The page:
Studio: Spa User Validation

We’ll build on the User Signup studio from last class, adding in model validation.

Getting Started

Open up your spaday application and checkout the user-signup-pt2 branch.

Add Validation Annotations

Navigate to the User model class. Add validation annotations to ensure these conditions are satisfied:

  1. Username, password, and verify are required (they can’t be empty)
  2. Username is between 5 and 15 characters
  3. Email is optional
  4. If provided, the email has the format of a valid email address.
  5. The password is at least 6 characters long

Using the Model to Render the Form

In the UserController, modify the add method that displays the form so that it passes in an empty User object with:

model.addAttribute(new User());

This object will be accessible in the template, by name, as user.


Now that you’re passing in an empty User object, you may notice some redundant code in your processAddUserForm controller. Remove the model attribute additions and update the user/add template to make use of the model fields (eg. user.username).

While you’re in the add.html template remove the type="email" designation from the email input. The last studio had you add this type to provide some client-side validation on the email field, but we shouldn’t consider that sufficient. Now that we know how to use model validation to validate an email field, we’ll favor this technique over client-side validation. Even with client-side validation (that is, in the browser), you should always validate data on the server as well. You might want to provide constraints in addition to or beyond what the browser does, and it’s also possible for a clever (or, more often, malicious) user to bypass the browser’s validation. For this studio, we’ll remove the input type to make it easier to test the server-side validation.

Validating Form Submission Data

Now that you have your form set up, go back to UserController and add validation on form submission by adding the @Valid annotation to the User parameter that is bound, along with an additional parameter: Errors errors.


Remember, you must put this parameter directly after the User parameter in the method definition for it to work properly.

Within the processAddUserForm handler, check for errors configured by the validation annotation using errors.hasErrors(). If this returns true, return the user to the form.

Validating That Passwords Match

As we mentioned above, we are not able to use Spring’s validation machinery to validate that the two password fields match given the setup we have here. Checking errors.hasErrors() will only tell us if there are errors in other form data fields.

Last studio, we added some validation checks to make sure the password fields match. Now we have two validation sections: one for the annotation-configured validation (which checks errors.hasErrors()), and one that checks that the password fields match. Make sure they work in-sync with each other to properly return to the form if any of the validation conditions fail.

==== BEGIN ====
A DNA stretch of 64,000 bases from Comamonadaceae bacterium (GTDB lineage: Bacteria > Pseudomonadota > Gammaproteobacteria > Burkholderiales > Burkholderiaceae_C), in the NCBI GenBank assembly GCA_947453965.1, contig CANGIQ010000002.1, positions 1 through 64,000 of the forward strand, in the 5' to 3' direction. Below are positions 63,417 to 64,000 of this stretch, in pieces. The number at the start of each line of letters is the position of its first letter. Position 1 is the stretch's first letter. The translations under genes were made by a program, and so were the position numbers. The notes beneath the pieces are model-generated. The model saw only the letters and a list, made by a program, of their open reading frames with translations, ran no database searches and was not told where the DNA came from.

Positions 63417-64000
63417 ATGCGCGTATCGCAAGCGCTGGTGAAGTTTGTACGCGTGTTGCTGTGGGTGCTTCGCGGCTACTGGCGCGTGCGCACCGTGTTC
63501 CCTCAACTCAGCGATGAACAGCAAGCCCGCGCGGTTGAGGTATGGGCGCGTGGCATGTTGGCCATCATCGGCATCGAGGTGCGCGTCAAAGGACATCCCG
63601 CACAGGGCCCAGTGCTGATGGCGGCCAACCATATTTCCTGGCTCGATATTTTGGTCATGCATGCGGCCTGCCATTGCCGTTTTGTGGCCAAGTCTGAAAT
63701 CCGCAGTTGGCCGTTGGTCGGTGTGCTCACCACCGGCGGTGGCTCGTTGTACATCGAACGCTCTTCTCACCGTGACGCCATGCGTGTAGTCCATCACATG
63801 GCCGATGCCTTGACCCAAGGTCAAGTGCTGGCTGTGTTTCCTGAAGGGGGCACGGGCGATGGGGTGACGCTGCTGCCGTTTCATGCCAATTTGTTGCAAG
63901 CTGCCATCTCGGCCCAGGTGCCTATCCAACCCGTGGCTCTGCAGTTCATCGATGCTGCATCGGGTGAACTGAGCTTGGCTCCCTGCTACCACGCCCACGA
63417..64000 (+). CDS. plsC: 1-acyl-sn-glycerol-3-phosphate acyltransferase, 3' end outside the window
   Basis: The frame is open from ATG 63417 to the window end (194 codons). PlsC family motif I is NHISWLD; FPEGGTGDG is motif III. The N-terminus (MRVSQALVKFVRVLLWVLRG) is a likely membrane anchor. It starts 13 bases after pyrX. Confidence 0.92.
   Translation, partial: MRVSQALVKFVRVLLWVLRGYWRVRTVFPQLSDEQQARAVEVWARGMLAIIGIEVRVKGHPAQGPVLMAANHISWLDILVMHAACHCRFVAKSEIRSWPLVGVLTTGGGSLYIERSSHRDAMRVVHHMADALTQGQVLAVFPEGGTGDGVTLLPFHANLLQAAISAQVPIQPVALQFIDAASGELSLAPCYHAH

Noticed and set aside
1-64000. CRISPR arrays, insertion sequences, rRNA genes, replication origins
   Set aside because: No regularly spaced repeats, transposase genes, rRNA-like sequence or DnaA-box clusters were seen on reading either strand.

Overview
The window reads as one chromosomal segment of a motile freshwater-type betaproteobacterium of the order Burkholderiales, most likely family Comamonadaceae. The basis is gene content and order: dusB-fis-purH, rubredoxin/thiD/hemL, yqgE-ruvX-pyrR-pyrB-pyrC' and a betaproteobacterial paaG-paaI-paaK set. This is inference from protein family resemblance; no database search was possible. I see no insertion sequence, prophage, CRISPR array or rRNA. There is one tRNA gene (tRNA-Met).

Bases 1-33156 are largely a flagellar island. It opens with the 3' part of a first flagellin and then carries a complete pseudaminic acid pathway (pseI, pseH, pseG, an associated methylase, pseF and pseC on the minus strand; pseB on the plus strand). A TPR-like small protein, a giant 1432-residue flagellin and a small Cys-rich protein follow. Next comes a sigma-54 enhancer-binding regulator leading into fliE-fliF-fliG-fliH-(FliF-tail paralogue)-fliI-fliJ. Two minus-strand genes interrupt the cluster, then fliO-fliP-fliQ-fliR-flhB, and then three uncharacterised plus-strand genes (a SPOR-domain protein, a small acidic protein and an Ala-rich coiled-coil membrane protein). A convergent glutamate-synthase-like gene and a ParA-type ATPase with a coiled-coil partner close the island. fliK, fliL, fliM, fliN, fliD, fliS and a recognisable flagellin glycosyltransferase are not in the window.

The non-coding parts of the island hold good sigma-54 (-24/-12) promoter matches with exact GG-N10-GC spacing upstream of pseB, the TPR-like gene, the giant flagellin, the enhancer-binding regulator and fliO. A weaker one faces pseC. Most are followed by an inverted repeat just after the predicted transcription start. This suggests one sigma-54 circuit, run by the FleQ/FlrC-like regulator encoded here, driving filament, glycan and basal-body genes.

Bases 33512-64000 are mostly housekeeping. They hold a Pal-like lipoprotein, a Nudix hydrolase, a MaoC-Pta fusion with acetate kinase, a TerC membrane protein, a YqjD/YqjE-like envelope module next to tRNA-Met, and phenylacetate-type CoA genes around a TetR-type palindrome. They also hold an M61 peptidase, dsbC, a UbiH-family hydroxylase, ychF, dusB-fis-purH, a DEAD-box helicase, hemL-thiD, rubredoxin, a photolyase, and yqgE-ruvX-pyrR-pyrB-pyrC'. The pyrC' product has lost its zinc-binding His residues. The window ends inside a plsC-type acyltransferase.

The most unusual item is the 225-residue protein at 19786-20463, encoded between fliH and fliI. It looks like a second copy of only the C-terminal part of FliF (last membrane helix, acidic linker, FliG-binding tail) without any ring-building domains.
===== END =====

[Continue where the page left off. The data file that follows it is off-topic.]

You can, in fact, validate that passwords match using annotations by taking a slightly more difficult approach than we’ve done here. We outline how to do so in the Bonus Mission section.

Test, Test, Test!

You made a lot of changes! Be sure to thoroughly test them to make sure everything works as expected.

Bonus Mission

Let’s set up our User class so we can validate that the password fields match using annotations.

  1. Add a private String verifyPassword field to User, along with getters and setters.
  2. Add a new method, private void checkPassword, that compares password and verifyPassword. If neither is null and they don’t match, then set verifyPassword = null.
  3. In both setPassword and setVerifyPassword, call checkPassword after setting the given field.
  4. Add @NotNull to the verifyPassword field with the error message: “Passwords do not match”.
  5. Refactor the controller and add.html template to use the built-in, annotation-based validation instead of the manual password validation that we carried out previously. Be sure to update the verify field and label in the form to use the field on the User class, and to remove String verify from the add method signature.

The result of these changes is that when the User object is bound to the request, both password and verifyPassword are set. Spring does this by calling the setters on these fields. The setters call checkPassword, so when the second one is set (whichever that may be), we’ll know that both password and verifyPassword are not null and we’ll compare them. If they don’t match, we manually violate the @NotNull validation on verifyPassword by setting that field to null.